KSU People: Tony Palmer

Every spring semester Tony Palmer come to Lithuania to teach Kazimieras Simonavičius University (KSU) Aviation Management students.  He is an aviation expert and has a great experience in the industry. “I like sharing my experience, delegating and seeing people grow”, says Tony.

Tony Palmer

Tony Palmer

Aviation is one of the fastest growing sectors in the world. How do you think, what are the reasons of this growth?  

With population growth, increasing disposable income and hence propensity to travel, aviation will continue to grow to fill available infrastructure capacity.  You didn’t ask if there are reasons this growth might be constrained and if you had I would say that environmental performance has to improve or growth may be restricted.

How young people may take an advantage of this situation?  

There are many ways – travel and see the world or work in the industry.  Fares are always going down in real terms – more airlines are striving for lower costs so they can compete so more places become accessible.  With a bigger industry there are many roles in and serving the industry so study Aviation or Tourism for example and find a role.

What are the advantages of working in aviation sector?

This depends on the person – for me the industry has been great fun, provided many great experiences. I’ve travelled well and I’ve learned a lot!

Tell us more about your teaching experience. Why do you like teaching? Do you teach only at KSU?

I trained as an Engineer and then worked in Commercial Planning and Airline Strategy – my management style was as a coach. I was a mentor for new graduate entrants.  I like sharing my experience, delegating and seeing people grow.  As a consultant I delivered commercial training programmes to airlines and I was an interim manager (and coach) when a senior manager was in hospital for a long time. I then started teaching BSc students at my Alma Mata Kingston University, then took on a MSc course in France and now KSU in Vilnius.  I have also been an external examiner at another UK University.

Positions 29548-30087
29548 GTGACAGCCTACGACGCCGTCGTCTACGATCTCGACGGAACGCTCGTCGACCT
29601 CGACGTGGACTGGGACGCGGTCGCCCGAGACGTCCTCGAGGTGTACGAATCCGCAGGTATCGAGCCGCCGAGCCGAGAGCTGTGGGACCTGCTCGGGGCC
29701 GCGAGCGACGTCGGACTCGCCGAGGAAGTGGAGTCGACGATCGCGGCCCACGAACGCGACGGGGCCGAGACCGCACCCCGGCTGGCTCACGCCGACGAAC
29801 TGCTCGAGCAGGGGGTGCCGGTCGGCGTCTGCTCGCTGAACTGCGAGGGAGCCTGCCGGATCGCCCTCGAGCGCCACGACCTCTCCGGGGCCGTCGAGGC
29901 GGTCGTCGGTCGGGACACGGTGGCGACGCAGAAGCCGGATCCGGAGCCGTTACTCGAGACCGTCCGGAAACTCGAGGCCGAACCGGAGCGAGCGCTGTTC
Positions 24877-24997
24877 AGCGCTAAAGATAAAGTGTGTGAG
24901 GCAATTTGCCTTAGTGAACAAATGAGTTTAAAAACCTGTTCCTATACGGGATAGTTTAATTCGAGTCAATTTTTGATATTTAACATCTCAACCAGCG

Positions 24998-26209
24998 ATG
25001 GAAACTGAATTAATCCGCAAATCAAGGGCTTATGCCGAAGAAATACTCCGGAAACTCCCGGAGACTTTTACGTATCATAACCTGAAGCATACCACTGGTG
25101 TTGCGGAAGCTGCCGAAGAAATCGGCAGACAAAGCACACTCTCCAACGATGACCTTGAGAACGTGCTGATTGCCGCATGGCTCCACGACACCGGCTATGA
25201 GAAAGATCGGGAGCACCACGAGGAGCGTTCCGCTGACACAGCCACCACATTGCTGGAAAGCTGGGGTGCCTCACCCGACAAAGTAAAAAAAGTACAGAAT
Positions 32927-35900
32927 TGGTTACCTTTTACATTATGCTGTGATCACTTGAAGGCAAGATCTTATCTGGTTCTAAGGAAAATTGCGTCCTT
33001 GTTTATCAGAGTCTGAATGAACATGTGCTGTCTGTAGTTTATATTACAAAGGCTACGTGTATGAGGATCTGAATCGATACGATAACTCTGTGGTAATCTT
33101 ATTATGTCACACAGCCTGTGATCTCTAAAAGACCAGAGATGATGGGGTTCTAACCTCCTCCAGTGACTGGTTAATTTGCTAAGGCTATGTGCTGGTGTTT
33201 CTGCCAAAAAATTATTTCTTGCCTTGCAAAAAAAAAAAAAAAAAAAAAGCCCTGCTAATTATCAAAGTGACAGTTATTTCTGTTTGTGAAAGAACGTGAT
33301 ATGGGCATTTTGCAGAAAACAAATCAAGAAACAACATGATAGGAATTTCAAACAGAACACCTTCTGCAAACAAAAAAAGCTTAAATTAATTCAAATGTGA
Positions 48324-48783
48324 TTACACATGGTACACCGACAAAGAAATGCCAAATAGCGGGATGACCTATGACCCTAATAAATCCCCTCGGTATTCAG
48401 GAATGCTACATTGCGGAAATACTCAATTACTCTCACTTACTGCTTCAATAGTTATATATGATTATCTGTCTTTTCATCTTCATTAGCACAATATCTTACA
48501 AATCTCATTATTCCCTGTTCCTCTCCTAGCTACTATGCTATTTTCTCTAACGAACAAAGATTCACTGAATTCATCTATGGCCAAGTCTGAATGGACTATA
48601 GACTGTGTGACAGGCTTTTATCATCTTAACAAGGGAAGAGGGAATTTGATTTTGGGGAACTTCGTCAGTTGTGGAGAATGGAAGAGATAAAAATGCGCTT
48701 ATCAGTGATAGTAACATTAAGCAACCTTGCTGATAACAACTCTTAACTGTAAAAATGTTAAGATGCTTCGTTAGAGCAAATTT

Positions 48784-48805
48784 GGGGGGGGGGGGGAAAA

Could you tell us more about the most significant projects you did?

I was flight test engineer on Concorde and 747. I was instrumental in getting the licence for the first non-stop flights from the UK to Japan!  At British Airways I made some major changes in the flying programme, introduced a concept of ‘Schedule Quality’, was lead in several alliance projects and project managed the introduction of the new crew systems.  I was in the start up team for 2 low cost airlines: Hapag-Lloyd Express in Germany and Thompson Fly in the UK.

KendoHow did you interest in kendo? What it means to you?

It is a very interesting martial art from Japan, which I took up when I was in my early 20’s – I was looking for a meaningful activity that had discipline and structure and more than a competitive sport.  I practice an ‘old school’ I.e. one that pre-dates the modern sport kendo.  It’s hard to explain how important Kendo is to me.  The principles are about continuous learning and development and luckily no need to stop when you get past the age that competitive sport becomes difficult to sustain.

Do you see any similarities between kendo and aviation? 

Like other industries Aviation succeeds when everyone involved seeks continuous improvement – in skills, performance, technology and service. In that way it’s the same.  There are always similarities between activities but I wouldn’t go too far with this comparison.

Sometimes people say that aviation is an illness (in a good way, of course!). They say that once it catches you, you fell in love with it for the rest of your life. Do you agree?

There are very few cures and withdrawal symptoms can be severe.  That said there are many lessons that Aviation and other industries can share with each other so it’s not necessarily a lifetime career.  Life long attraction certainly!